It should be noted that while I was standing this fall in front of my bike, morose about the loss of my messenger bag, a nearby fan unlocking her own bike insisted I borrowed her extra rear light to get home safely since mine had been lost in the theft. It was a reminder that in times of trouble, the supporters of the club always seems to look out for each other, even strangers, because the beauty of supporting your soccer club is that there are no strangers when you’re all wearing the same colors.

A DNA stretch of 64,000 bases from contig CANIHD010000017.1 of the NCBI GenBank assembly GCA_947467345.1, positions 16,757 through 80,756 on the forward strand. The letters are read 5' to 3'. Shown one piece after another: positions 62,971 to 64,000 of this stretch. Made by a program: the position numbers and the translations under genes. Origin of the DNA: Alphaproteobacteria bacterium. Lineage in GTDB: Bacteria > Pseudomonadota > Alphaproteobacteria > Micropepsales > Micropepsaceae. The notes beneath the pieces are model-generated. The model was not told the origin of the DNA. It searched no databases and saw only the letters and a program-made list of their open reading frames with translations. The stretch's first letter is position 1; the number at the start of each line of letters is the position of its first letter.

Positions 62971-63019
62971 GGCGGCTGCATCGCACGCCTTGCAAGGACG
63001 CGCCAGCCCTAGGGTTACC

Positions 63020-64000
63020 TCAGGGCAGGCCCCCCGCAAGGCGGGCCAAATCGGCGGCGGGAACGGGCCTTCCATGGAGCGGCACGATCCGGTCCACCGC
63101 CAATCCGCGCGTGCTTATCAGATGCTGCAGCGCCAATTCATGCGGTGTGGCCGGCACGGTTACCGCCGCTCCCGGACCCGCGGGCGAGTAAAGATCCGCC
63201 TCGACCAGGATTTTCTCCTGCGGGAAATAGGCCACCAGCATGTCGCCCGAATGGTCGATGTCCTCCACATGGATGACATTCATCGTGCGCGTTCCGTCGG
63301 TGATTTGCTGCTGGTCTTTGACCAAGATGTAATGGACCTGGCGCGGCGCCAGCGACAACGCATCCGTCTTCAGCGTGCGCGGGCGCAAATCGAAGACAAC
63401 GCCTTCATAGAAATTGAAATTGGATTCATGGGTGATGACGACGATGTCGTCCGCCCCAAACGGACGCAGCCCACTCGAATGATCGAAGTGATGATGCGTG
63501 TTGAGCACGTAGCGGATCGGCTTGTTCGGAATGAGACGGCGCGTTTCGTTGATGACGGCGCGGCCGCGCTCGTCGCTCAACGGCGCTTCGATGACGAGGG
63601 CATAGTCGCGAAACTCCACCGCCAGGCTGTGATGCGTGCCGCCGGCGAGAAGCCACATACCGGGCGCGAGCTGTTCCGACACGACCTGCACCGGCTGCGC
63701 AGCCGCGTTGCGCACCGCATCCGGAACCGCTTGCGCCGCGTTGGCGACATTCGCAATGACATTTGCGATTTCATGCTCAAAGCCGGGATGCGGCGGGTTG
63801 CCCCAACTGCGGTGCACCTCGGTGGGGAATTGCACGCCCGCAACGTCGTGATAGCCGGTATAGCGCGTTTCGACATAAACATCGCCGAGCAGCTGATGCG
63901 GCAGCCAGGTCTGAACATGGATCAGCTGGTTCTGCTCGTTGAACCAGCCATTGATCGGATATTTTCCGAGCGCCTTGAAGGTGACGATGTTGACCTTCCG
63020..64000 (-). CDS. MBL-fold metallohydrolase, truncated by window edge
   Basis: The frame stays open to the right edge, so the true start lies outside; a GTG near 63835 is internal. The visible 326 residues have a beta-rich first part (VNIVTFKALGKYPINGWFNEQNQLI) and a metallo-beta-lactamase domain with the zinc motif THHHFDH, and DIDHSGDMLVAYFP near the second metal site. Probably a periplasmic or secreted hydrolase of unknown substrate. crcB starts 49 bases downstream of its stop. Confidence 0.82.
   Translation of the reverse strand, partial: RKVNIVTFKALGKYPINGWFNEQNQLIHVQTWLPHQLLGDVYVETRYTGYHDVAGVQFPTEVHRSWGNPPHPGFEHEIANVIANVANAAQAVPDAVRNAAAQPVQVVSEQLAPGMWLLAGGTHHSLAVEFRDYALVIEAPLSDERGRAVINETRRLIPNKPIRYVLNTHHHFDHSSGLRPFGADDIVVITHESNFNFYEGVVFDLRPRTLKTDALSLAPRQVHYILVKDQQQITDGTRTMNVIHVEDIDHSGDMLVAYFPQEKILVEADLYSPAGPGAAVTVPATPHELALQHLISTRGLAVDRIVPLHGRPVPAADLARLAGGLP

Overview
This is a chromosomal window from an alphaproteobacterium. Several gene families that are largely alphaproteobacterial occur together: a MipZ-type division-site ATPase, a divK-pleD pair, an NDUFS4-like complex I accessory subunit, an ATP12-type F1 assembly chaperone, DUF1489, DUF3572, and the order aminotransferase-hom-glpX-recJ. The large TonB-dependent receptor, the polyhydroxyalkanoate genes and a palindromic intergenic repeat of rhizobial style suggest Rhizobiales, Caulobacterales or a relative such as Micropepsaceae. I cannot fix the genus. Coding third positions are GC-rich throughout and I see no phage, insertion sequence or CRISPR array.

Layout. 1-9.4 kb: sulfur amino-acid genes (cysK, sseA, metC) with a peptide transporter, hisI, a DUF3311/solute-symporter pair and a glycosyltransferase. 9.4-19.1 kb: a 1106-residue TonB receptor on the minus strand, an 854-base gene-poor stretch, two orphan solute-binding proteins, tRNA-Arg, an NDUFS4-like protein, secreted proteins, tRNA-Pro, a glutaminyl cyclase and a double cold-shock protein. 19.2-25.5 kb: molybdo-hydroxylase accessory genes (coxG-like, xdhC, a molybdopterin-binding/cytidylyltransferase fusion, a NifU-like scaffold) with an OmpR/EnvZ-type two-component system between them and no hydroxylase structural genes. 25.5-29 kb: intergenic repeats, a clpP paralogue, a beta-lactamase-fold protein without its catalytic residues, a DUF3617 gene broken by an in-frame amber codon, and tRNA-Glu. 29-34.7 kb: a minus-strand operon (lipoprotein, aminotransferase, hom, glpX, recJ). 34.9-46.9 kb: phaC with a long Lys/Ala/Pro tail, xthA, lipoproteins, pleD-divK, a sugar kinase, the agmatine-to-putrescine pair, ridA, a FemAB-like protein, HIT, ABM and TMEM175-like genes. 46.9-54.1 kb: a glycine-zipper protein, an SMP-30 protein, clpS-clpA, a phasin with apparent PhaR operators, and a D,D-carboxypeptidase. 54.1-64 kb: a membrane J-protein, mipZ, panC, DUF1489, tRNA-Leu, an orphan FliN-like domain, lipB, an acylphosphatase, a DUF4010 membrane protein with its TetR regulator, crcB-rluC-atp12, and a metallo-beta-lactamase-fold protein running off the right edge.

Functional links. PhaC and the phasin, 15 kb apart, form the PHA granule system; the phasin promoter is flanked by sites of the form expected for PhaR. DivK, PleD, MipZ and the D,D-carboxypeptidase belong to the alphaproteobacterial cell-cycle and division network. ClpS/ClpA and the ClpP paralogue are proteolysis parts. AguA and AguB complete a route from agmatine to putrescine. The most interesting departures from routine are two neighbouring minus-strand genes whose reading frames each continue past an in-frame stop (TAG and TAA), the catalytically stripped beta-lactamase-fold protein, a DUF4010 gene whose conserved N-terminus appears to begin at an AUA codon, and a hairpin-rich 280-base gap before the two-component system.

So when I tell you that reading that ESPN article this weekend led me to consider that I might already regret renewing my season ticket for the 2022 season, I hope you understand how patently absurd I would find this sentence as recently as a few years ago. To find myself so disgusted with the reckless, arrogant leadership that I’d consider no longer planning my life around the fixtures is a helluva indictment on how deeply betrayed I feel from the past few years. It’s not too much to ask that the club recognize the values and priorities of the community who rearrange their lives to find opportunities to support them.